Skip to content

May we suggest

Reviews / March 26, 2019

Rodney Graham

303 Gallery, New York, January 11 to February 23, 2019
Rodney Graham, <em>Tattooed Man on Balcony</em>, 2018.
Two painted aluminum lightboxes with transmounted chromogenic
transparencies, 278 x 333 x 18 cm overall. Edition of 3. Rodney Graham, Tattooed Man on Balcony, 2018. Two painted aluminum lightboxes with transmounted chromogenic transparencies, 278 x 333 x 18 cm overall. Edition of 3.

Since 2007, Rodney Graham has assumed many roles in his photographs: dozing collector, urban fisherman, bemused biologist, try-hard film professor and numerous artists, musicians and modern day flaneurs, among others. These humorous personas inhabit surreal, fastidiously constructed worlds, each scene effusing so much detail as to become an allusion beyond plausibility. Although Graham is remarkably youthful for having recently turned 70, the characters of his ninth exhibition at 303 have aged with their maker. This aging is not entirely physiological; rather, the cast of characters in this exhibition seem to embody different attitudes toward their years, and toward masculinity—punctuating Graham’s witty scenarios with moments of melancholy and gravitas.

Tattooed Man on Balcony (2018) and Remorseful Hunter (2019) show stock characters typical of Graham’s extensive body of work that often features self-serious, albeit mildly absurd, stereotypes of masculinity in moments of contemplation. Across the room, two identical slightly crumpled Grahams peer out from a double portrait titled after philosopher A.J. Ayer’s Central Questions of Philosophy (2018). Professional attire and hair in mild disarray, the Grahams seem tired, perhaps from attempting to persuade a distracted dog to pose for a portrait, or from pondering the titular questions. Graham’s men seem lost in thought together, affectively united in their disparate, lavishly constructed vignettes of ennui, despite the class and geographic separation between them.

In contrast to these three contemplative characters, the protagonist of Vacuuming the Gallery, 1949 (2018) is performing a task, one we might read as an act of “class slumming,” given that the upper-middle-class gallerist likely employs someone to do the manual labour of cleaning the gallery floors. Here, the performance of maintenance work acts as a droll send-up of Mierle Laderman Ukeles’s maintenance works of the 1970s, or Jeff Koons’s Hoover vacuum sculptures of the 1980s. Wearing a stiff grey double-breasted suit, the gallerist seems rather nattily dressed to clean, a far cry from the bedraggled, pyjama-clad abstract painters that Graham impersonates in works like A Gifted Amateur, 1962 (2007). A pipe dangles from his lip, shaping it into a wry smirk as he manoeuvres a stylish mint-green appliance across the plush caramel carpet while a stylish woman in a fuchsia gown examines a painting in the adjacent room. Vacuuming makes reference to the vicissitudes of taste by housing abstract paintings of the same style that hang in 303’s austere white-cube gallery spaces in bevelled frames typical of modernist galleries in the 1940s. This sets up a subtle comparison between the conventions of midcentury gallery displays and those of the 21st century, allegorizing the shifted gender norms from the historical moment depicted in Vacuuming, and ours today.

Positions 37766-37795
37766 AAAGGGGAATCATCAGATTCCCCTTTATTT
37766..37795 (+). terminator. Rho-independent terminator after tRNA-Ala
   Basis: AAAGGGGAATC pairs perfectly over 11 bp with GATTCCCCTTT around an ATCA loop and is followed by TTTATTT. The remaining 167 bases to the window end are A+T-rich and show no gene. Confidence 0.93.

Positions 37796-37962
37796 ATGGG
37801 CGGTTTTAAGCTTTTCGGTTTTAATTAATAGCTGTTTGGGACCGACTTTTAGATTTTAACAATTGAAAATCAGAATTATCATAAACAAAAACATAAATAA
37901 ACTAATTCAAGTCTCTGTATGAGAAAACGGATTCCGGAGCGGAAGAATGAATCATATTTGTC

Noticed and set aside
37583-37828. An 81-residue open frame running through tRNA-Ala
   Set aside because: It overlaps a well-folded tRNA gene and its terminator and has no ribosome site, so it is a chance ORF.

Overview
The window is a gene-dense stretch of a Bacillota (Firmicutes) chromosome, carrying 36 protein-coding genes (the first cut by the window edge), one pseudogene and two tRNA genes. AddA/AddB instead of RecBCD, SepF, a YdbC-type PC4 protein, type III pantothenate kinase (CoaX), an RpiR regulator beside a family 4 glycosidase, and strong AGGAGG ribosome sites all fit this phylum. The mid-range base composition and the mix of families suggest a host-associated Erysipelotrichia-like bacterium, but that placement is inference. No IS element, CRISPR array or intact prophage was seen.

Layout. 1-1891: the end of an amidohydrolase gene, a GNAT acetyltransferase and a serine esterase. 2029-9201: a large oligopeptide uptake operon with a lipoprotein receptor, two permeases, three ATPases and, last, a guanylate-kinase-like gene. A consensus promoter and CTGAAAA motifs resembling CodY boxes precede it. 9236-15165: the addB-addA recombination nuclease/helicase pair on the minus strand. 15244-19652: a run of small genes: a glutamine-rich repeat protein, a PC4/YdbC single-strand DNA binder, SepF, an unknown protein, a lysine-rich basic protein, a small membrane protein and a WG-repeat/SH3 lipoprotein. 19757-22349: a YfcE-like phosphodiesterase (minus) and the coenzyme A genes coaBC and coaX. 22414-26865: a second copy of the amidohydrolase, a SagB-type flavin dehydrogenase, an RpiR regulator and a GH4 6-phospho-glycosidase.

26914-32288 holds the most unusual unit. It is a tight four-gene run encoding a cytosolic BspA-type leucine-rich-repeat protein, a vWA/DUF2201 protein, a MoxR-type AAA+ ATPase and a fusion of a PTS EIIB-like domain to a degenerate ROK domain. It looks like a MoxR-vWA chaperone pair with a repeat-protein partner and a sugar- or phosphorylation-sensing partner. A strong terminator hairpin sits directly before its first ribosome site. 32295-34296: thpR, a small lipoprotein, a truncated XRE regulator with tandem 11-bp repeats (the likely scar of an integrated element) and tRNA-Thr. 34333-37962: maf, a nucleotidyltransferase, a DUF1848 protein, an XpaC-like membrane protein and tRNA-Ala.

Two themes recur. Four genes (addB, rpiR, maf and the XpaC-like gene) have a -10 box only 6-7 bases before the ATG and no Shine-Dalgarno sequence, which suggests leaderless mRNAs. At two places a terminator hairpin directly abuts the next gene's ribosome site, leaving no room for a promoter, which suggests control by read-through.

Siwin Lo

Siwin Lo is a New York–based writer and PhD candidate in Art History at the City University of New York's Graduate Center. Her work has also appeared in The Brooklyn Rail and e-flux.